Accurate and rapid diagnostic tests will be critical for achieving control of COVID-19. OMICs approaches and data integration have facilitated identification of biomarkers for many diseases31–35. Similarly, production models have been proven as useful tools36,37, however serology represents a critical step in the COVID-19 control. Diagnostic tests for COVID-19 fall into two main categories: molecular tests that detect viral RNA, and serological tests that detect anti-SARS-CoV-2 immunoglobulins. Reverse transcriptase polymerase chain reaction (RT-PCR), a molecular test, is widely used as the reference standard for diagnosis of COVID-19; however, its limitations include potential false negative results 38,39 that affect diagnostic accuracy over the disease course 40, and precarious availability of test materials 41. Serological tests have generated substantial interest as they represent an alternative or complement to RT-PCR in the diagnosis of acute infection. Serological tests might be cheaper and easier to implement in the POCT. A clear advantage of these tests over RT-PCR is that they can identify individuals previously infected by SARS-CoV-2, even if they never underwent testing while acutely ill. Serological tests could be deployed as surveillance tools to better understand the epidemiology of SARS-CoV-2 and potentially inform individual risk of future disease. Many serological tests for COVID-19 have become available in a short period, including some marketed for use as rapid (POCT).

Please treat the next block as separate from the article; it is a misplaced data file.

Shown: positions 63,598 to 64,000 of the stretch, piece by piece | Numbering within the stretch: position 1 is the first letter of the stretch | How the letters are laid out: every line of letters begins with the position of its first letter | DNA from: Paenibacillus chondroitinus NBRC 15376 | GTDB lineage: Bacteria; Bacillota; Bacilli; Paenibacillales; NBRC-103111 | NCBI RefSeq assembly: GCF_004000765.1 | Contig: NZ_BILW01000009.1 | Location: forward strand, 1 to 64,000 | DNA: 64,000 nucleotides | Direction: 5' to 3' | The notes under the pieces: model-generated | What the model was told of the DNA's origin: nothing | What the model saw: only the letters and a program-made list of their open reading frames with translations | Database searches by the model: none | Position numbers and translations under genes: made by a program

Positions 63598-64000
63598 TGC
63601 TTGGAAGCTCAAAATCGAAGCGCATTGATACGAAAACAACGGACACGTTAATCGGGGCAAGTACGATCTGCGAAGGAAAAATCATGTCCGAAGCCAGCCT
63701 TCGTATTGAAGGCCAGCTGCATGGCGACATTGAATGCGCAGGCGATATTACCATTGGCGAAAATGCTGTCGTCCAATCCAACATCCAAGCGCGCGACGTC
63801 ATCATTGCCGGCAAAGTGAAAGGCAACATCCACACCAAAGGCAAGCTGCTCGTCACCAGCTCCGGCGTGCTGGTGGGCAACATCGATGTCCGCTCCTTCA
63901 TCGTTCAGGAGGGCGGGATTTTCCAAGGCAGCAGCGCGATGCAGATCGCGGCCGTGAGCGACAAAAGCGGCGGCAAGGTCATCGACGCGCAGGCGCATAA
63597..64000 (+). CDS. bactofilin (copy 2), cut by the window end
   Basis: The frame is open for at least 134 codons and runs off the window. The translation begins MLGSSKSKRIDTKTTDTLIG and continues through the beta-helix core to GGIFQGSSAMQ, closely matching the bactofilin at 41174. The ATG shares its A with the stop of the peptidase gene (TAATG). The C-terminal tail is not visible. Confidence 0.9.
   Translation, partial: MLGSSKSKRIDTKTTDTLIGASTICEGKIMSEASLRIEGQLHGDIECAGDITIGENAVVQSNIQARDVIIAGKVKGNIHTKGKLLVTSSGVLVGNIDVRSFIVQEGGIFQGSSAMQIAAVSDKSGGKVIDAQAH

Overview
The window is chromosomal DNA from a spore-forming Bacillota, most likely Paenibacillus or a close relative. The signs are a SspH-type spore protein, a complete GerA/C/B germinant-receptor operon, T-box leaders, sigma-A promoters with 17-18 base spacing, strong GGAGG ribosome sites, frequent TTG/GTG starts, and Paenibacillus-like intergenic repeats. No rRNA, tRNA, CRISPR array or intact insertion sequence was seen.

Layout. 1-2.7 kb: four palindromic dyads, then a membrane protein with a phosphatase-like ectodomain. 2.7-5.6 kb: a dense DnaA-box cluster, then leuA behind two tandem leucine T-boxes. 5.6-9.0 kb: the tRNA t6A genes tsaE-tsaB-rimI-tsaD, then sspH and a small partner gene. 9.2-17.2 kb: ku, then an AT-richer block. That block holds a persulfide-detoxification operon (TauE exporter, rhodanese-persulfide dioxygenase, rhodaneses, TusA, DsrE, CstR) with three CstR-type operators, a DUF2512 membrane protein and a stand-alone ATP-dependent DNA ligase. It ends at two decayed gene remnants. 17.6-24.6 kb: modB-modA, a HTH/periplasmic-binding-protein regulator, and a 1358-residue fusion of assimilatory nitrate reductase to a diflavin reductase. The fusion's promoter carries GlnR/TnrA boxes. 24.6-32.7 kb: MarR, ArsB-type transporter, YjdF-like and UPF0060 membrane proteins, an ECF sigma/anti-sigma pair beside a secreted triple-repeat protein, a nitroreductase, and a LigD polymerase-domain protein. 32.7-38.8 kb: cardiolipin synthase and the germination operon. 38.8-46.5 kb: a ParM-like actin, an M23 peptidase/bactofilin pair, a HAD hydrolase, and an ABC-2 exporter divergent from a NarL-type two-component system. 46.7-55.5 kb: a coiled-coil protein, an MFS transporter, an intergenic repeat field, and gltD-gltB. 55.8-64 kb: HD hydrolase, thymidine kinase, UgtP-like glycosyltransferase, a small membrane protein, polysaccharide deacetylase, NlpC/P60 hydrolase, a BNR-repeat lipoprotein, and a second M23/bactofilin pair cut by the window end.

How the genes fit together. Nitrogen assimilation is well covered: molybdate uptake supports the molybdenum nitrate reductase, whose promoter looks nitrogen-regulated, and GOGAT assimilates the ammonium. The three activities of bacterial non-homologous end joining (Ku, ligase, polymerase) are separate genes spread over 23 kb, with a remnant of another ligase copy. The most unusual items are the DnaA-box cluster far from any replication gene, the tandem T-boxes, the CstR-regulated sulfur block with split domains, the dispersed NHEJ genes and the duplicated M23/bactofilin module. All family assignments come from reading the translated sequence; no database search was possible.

Aim of this study is to compare two different diagnostic laboratory methods, rapid lateral flow immunoassay (FIA) vs automated chemiluminescent immunoassay (CLIA), in order to assess their specificity and sensibility against COVID-19 antibodies detection. For the assessment of COVID-19 and evaluation of its spread, it should be advisable to develop a rapid laboratory test for its serological early-diagnosis.